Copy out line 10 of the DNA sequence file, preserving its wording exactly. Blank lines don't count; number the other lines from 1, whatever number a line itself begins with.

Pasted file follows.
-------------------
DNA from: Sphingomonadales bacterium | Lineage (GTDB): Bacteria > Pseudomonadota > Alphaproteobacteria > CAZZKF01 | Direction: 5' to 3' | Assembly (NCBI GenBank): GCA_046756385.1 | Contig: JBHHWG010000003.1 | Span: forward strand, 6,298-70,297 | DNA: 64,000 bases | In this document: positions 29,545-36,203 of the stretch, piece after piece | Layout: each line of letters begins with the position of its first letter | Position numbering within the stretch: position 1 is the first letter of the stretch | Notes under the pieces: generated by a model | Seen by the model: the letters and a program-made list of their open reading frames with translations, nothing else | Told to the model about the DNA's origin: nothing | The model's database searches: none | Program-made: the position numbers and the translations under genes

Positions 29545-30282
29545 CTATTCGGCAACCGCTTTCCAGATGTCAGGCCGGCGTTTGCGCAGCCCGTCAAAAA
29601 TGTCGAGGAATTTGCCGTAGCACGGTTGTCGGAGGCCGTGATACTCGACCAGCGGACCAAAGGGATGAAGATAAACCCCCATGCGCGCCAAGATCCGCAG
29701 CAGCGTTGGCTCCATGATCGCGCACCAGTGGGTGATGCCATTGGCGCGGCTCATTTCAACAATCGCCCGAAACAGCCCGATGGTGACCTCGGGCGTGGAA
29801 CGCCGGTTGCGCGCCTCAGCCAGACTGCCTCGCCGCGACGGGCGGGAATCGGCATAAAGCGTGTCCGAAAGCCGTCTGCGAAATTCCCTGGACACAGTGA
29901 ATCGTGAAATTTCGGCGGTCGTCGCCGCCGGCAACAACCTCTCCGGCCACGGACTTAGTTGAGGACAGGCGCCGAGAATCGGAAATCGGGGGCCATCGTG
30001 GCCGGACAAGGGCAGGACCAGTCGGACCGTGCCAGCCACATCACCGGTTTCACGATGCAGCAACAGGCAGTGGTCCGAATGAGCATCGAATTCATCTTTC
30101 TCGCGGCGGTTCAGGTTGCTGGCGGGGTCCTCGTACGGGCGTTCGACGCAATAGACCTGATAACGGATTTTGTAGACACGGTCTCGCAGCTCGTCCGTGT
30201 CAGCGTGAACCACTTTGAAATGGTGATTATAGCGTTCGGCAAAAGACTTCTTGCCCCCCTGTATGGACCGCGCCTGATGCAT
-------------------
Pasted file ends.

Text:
30201 CAGCGTGAACCACTTTGAAATGGTGATTATAGCGTTCGGCAAAAGACTTCTTGCCCCCCTGTATGGACCGCGCCTGATGCAT